In this five-year span, eight franchises – Phoenix, San Antonio, Denver, Detroit, New Jersey, New Orleans, Chicago, and Utah – finished with more wins than Indiana despite paying substantially less in player salaries between 2005 and 2009. Of those teams, only the Nets lost more than $1 million per year.

    Cuban doesn't care how much money he loses. He just wants a win.

    Small market owners gripe that its impossible for them to stay afloat without sustained on-court success, while large-market teams rake in profits no matter what. But how does that explain the Dallas Mavericks? Mark Cuban's $75 million loss dwarf those of Pacers' owner Herb Simon.

    Sure, Mark Cuban and Knicks' boss James Dolan can afford to incur those losses, but they are losses nonetheless. In essence, the Pacers, Bucks, and other small market teams are griping over rival owners' riches.

    And that's the true inequity in NBA financials.

    Some owners are willing to bankroll losses to assemble the best roster they can, while others aren't. As shown in the chart above, Cuban will do whatever it takes to win.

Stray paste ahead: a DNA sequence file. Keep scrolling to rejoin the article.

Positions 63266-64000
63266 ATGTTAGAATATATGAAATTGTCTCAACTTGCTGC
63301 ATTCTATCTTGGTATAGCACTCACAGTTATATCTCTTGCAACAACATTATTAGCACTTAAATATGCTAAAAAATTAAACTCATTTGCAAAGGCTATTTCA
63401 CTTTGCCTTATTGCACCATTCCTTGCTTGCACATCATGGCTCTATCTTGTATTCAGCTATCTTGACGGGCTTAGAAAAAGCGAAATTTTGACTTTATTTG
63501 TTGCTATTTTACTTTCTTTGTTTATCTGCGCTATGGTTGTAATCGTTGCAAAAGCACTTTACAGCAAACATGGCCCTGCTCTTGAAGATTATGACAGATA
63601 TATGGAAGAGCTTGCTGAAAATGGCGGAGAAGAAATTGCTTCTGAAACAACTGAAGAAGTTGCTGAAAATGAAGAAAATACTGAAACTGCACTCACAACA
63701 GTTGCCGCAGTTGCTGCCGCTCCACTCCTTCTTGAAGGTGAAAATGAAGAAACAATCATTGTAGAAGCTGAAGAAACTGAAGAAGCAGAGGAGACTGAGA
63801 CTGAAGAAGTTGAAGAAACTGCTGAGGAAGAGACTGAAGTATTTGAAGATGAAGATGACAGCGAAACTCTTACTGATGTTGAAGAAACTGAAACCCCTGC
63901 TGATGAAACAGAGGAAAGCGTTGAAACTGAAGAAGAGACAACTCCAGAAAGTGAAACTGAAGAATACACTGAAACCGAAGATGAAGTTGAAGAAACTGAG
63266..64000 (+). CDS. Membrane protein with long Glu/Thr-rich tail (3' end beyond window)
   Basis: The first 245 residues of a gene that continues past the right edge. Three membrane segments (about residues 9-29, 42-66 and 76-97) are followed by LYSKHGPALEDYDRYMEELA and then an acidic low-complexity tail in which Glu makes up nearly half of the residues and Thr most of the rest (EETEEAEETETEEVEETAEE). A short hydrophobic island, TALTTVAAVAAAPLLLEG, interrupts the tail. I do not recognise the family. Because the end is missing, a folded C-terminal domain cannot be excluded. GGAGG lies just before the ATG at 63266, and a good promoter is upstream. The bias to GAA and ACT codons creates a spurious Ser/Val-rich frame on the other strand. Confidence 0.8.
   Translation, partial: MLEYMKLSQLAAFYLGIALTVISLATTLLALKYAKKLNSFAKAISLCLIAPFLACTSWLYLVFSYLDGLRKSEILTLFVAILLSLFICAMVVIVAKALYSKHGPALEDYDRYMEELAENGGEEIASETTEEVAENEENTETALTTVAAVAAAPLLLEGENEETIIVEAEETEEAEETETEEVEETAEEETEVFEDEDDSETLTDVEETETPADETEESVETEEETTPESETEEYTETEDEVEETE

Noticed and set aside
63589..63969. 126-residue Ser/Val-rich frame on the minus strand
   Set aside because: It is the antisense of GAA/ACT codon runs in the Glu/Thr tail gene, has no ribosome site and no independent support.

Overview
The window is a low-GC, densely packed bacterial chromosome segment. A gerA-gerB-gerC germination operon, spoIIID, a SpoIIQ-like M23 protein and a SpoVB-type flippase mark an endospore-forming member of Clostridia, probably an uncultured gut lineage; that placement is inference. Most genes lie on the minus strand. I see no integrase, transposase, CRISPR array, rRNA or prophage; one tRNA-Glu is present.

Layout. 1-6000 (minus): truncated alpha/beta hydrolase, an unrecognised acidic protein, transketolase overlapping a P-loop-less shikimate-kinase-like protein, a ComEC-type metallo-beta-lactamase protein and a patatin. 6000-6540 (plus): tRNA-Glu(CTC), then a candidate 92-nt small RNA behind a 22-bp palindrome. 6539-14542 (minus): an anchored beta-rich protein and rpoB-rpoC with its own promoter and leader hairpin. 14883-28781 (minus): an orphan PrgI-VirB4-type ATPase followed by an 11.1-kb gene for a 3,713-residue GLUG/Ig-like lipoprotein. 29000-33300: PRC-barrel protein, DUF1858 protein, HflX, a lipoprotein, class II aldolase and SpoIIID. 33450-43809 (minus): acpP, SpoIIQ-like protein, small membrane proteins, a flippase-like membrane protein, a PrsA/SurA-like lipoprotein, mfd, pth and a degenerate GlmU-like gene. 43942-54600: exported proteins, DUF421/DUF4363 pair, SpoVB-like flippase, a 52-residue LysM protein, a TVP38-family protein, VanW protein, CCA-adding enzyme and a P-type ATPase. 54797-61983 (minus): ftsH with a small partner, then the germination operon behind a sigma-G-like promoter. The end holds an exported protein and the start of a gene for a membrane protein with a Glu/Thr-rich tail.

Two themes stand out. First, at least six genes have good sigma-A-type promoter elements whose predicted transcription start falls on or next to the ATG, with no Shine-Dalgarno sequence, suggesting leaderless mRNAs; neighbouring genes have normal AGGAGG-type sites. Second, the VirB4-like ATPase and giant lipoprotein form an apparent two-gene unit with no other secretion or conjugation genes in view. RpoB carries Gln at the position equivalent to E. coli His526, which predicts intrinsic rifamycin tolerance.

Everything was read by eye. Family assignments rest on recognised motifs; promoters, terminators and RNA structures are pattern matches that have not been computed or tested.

But Donald Sterling doesn't care about his team's performance, and would rather sit back and collect profits in the league's second-largest market. Only the Hawks and the expansion Bobcats spent less on players than he did during this time.

    Until someone who is willing to lose money buys the team, small market franchises must behave efficiently to be viable. The other team to dominate the last decade wasn't New York: it was San Antonio. One spends a lot, the other spends wisely.

    Between the leaguewide salary cap and the standards of excellence set by the Spurs and Jazz, it's clear that efficiency is attainable in any market. And with the exception of once-a-decade free agents like Shaquille O'Neal or LeBron James, a fat checkbook isn't the key to success. Teams must draft well, scout meticulously, and unearth diamonds in the rough.

    Yep, the Hornets actually traded the Black Mamba
    And that's where many small-market teams have failed over the years. In 1998, the Bucks sent rookie Dirk Nowitzki to Dallas for Robert Traylor. That wasn't big, bad Dallas wielding its power over the little guys in Milwaukee, forcing them to trade a future Hall-of-Famer. Nowitzki was signed on the cheap. The Bucks simply weren't shrewd. Neither was Charlotte when it traded rookie Kobe Bryant to Los Angeles in 1999, and Indiana certainly wasn't shrewd spending nearly $70 million to win less than half of its games.